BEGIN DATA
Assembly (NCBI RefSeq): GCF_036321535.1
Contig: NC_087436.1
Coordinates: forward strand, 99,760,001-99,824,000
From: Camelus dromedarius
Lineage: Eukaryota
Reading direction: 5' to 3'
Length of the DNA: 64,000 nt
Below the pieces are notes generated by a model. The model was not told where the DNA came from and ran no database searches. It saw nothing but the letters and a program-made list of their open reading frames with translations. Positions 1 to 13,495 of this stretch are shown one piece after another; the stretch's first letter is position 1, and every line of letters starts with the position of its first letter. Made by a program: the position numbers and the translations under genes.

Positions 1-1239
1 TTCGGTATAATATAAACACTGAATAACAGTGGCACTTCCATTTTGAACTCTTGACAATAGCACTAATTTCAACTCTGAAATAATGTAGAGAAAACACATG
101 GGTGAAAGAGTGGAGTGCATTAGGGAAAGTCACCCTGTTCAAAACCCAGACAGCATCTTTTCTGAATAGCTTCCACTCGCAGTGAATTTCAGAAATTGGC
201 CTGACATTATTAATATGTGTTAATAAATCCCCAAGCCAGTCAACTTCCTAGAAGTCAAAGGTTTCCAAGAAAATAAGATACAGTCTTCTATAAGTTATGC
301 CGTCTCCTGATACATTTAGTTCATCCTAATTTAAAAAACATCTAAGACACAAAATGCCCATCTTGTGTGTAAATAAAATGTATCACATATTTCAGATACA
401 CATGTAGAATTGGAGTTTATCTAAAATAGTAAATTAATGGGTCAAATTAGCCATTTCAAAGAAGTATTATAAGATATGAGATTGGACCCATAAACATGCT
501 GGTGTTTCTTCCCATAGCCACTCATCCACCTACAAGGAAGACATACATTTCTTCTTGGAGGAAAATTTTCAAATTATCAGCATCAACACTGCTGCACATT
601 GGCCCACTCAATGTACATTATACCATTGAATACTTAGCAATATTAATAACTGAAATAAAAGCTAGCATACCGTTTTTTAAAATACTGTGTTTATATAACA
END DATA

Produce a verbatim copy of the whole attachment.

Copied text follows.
Assembly (NCBI RefSeq): GCF_036321535.1
Contig: NC_087436.1
Coordinates: forward strand, 99,760,001-99,824,000
From: Camelus dromedarius
Lineage: Eukaryota
Reading direction: 5' to 3'
Length of the DNA: 64,000 nt
Below the pieces are notes generated by a model. The model was not told where the DNA came from and ran no database searches. It saw nothing but the letters and a program-made list of their open reading frames with translations. Positions 1 to 13,495 of this stretch are shown one piece after another; the stretch's first letter is position 1, and every line of letters starts with the position of its first letter. Made by a program: the position numbers and the translations under genes.

Positions 1-1239
1 TTCGGTATAATATAAACACTGAATAACAGTGGCACTTCCATTTTGAACTCTTGACAATAGCACTAATTTCAACTCTGAAATAATGTAGAGAAAACACATG
101 GGTGAAAGAGTGGAGTGCATTAGGGAAAGTCACCCTGTTCAAAACCCAGACAGCATCTTTTCTGAATAGCTTCCACTCGCAGTGAATTTCAGAAATTGGC
201 CTGACATTATTAATATGTGTTAATAAATCCCCAAGCCAGTCAACTTCCTAGAAGTCAAAGGTTTCCAAGAAAATAAGATACAGTCTTCTATAAGTTATGC
301 CGTCTCCTGATACATTTAGTTCATCCTAATTTAAAAAACATCTAAGACACAAAATGCCCATCTTGTGTGTAAATAAAATGTATCACATATTTCAGATACA
401 CATGTAGAATTGGAGTTTATCTAAAATAGTAAATTAATGGGTCAAATTAGCCATTTCAAAGAAGTATTATAAGATATGAGATTGGACCCATAAACATGCT
501 GGTGTTTCTTCCCATAGCCACTCATCCACCTACAAGGAAGACATACATTTCTTCTTGGAGGAAAATTTTCAAATTATCAGCATCAACACTGCTGCACATT
601 GGCCCACTCAATGTACATTATACCATTGAATACTTAGCAATATTAATAACTGAAATAAAAGCTAGCATACCGTTTTTTAAAATACTGTGTTTATATAACA